« November 2009 | Main | January 2010 »

December 18, 2009

Minnesota’s “Native Report” Visits NMAI - December 15, 2009- 1:00PM

  Today, Abby and I, shadowed a Highlights tour of the National Museum of the American Indian with the camera crew of “Native Report.” “Native Report” is a public television program based in Duluth, Minn. When the film crew arrived, Abby, Ramsey Weeks (NMAI Cultural Interpreter) and I were waiting at the museum doors. Ramsey (
Assiniboine) is one of the newest Cultural Interpreters for NMAI and he was selected to lead this group. This was his first opportunity to speak about the museum on camera. I asked Ramsey if he ever gets nervous in front of a group. Ramsey replied, “Yes, I get nervous but I seem to handle it well.”


Ramsey Weeks-Cultural Interpreter

Weeks began the tour by going over interesting facts about the architecture and overall early history of the museum. For instance, did you know that almost all of the museum artifacts were collected by ONE man? True story. I didn’t even know that one. Or what about the fact that each stone that was used to create the foundation of the museum as a building was individually hand-crafted to create a building with no sharp angles or edges? Yup, some pretty interesting information.

The National Museum of the American Indian (Washington, D.C.) encompasses four major galleries, two theaters, and changing exhibitions. We visited most of them. The first one we walked through was the Our Universes gallery. This gallery exhibits the traditional philosophy and way of life for many tribal nations. It represents the profound reverence for North, East, South, and West, as well as the natural elements that make life tangible for Native peoples. Ramsey made sure to note an item within this exhibition in particular. He brought “Native Report’s” attention to a Mohawk pincushion that seems to never fail in striking a steady flow of questions from visitors young and old alike. This particular pincushion has a well-known symbol placed upon it that many people, who are familiar with WWII, would categorize as a Nazi swastika. Many people on tours of the museum ask the question, “Why does the National Museum of the American Indian have a Nazi pincushion on display”? Well, in actuality, it is an ancient symbol that does not derive from Nazi or German culture rather it has been used to convey many different meanings. Ramsey mentioned that when he looks upon the symbol he sees the “four winds.” I know when I look at the symbol I see “balance” or “the progression of life.”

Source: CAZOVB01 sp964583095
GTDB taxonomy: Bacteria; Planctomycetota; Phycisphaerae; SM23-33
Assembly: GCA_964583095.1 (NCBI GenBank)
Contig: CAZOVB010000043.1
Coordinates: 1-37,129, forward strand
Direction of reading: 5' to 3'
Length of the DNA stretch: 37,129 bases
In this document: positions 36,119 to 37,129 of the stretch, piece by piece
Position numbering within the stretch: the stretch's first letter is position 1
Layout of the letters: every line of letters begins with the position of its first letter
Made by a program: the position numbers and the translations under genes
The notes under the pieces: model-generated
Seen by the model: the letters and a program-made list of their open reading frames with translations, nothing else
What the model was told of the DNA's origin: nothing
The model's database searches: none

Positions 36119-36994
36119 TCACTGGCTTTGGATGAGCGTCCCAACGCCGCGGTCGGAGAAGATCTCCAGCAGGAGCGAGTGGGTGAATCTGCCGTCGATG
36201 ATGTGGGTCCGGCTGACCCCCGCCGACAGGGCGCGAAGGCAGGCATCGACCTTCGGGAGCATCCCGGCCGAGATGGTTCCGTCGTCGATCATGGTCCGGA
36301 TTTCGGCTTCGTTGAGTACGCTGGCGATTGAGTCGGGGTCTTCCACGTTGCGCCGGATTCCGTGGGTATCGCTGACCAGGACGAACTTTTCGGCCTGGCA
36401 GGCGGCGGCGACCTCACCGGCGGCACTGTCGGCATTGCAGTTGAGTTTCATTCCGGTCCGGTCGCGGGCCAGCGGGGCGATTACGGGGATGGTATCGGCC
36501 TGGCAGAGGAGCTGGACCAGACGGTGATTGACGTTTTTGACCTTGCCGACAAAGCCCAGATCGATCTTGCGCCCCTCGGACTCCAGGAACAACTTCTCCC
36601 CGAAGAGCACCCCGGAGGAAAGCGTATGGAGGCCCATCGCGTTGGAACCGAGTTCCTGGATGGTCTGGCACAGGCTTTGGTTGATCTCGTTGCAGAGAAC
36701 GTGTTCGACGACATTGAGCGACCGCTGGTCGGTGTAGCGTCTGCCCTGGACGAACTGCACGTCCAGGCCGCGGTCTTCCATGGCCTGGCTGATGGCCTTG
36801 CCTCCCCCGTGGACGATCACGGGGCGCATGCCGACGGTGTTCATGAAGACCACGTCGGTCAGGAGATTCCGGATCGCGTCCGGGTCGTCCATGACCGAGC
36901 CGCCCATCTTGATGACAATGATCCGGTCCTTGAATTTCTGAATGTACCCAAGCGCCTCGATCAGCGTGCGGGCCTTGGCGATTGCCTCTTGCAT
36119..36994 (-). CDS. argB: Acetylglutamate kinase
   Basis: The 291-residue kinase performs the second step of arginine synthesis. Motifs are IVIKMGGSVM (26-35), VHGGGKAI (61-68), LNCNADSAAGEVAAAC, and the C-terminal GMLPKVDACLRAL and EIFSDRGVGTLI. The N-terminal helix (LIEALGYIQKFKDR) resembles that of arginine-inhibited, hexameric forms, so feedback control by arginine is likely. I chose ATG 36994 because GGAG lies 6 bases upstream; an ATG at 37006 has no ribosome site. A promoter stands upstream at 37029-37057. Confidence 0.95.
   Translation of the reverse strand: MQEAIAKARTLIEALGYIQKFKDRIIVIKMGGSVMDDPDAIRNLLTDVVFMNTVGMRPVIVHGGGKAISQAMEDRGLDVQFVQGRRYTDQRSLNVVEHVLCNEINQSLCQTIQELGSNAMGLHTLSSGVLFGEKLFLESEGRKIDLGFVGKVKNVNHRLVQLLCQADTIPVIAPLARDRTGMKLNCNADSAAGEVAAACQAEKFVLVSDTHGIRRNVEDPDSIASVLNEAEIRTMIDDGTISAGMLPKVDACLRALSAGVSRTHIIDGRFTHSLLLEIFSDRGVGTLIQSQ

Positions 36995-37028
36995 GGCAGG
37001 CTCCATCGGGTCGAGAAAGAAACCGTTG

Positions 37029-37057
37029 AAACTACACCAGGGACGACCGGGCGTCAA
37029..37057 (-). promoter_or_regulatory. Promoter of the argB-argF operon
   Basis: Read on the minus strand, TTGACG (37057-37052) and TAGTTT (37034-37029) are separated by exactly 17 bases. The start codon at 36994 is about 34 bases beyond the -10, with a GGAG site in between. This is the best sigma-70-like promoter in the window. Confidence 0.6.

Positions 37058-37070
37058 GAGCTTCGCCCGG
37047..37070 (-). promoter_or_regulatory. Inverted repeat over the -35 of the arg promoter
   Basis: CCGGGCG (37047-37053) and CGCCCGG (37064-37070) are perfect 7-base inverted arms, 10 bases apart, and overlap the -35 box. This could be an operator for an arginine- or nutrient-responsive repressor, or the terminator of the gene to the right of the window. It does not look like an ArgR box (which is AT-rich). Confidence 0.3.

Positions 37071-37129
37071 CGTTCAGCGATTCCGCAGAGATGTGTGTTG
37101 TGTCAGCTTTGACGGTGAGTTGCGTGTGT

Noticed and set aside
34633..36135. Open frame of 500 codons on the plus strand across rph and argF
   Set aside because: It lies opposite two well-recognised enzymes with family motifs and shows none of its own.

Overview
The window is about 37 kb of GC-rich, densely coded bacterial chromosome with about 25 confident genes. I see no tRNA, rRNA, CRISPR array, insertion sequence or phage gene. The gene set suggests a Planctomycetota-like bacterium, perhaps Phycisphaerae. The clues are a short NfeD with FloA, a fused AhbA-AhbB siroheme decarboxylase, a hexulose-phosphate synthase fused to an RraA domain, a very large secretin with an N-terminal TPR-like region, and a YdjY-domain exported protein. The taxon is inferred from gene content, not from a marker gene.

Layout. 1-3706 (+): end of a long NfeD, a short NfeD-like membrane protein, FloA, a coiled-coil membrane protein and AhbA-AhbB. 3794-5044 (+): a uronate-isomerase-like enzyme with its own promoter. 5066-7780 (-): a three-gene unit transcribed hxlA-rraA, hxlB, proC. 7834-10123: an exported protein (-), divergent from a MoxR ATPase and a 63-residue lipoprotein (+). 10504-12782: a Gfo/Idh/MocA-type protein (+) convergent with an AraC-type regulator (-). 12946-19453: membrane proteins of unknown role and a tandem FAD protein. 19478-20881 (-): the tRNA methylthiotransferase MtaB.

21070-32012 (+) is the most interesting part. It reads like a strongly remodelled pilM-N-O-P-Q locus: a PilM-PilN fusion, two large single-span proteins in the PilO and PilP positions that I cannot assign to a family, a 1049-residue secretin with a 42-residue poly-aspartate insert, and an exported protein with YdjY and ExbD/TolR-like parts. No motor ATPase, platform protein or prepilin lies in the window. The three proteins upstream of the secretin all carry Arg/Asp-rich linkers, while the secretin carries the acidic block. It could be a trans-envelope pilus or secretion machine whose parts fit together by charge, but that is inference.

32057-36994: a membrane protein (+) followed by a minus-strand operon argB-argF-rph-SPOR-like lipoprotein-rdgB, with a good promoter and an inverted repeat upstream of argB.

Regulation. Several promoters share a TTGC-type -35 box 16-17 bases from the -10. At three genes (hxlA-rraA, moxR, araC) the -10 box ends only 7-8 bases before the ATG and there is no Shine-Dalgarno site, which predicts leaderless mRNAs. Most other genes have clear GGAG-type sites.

While still within the Our Universes exhibition we came up the Denver March Pow Wow section which had plenty of audio and pictures to keep any audience attention. Ramsey explained that the reason we celebrate our veterans in the grand entry of pow wows is because in doing so we are bringing our past histories to life with our present ones. “So many of our Native peoples come from warrior pasts”, Ramsey continues, “... we are just honoring our warriors today.”

We then moved to the Oneida, “Allies in War, Partners in Peace” sculpture on the fourth floor. This is our Cultural Interpreter’s favorite piece in the entire museum! You MUST hear Ramsey’s story of Polly Cooper’s 700 mile walk and where the term, “burying the hatchet” really comes from! After recovering from a near outburst of tears from his stories, we all gathered our composure to travel down to the Our Lives exhibit to see the faces of contemporary Indigenous people. “You might be walking next to a Native American and not even know it,” Ramsey states. He emphasizes that the National Museum of the American Indian does not seek to educate the world about a past people and culture but rather, a very rich Native American culture that continues to thrive. Finally, we came to the close of the museum tour. To conclude his presentation, Ramsey took us to “IndiVisible” (I’m sure he was looking for one last “WOW”, and we certainly gave it to him, as if he hadn’t impressed us enough). He went over the very important meaning of the “IndiVisible” exhibition because it is just one more example that although their might be many preconceived notions of “who is an American Indian” or “what a Native American should look like”, not all Indigenous Peoples of North and/or South America are the same, but rather we vary in appearance and backgrounds. We might be the stranger across the street, or perhaps your very best friend.

Native Report is beginning its 5th season. This episode is scheduled to premiere mid-March or April. For more information go to www.NativeReport.org. To experience a Ramsey Weeks tour in person come visit the National Museum of the American Indian, Monday through Friday anytime between 10AM and 5:30PM and be sure to tell him Glenna sent you!

-Glennas’ba Augborne (Navajo)

NMAI Public Affairs Intern

Comments (3)

    » Post a Comment

I m an architecture student... I really do appreciate the info that u have put up about The National Museum of the American Indian".
Do write more of these kind of articles...

Check out my blog that i made for architecture students:

I hope u wud like them...
Can i post ur link into my blog??

Hello BenzuJK,

Thank you for your comment. We really appreciate your support. Look out for my next blog about my recent trip to the National Museum of the American Indian in New York (GGHC)!

Please feel free to post our link on your blog. Thanks again!

Hi, also i'm a student from Europe, and i was impressed by this museum when i visited it. I will create also a website with nice places like this one, for visit and fun websites for everybody. You post good material here.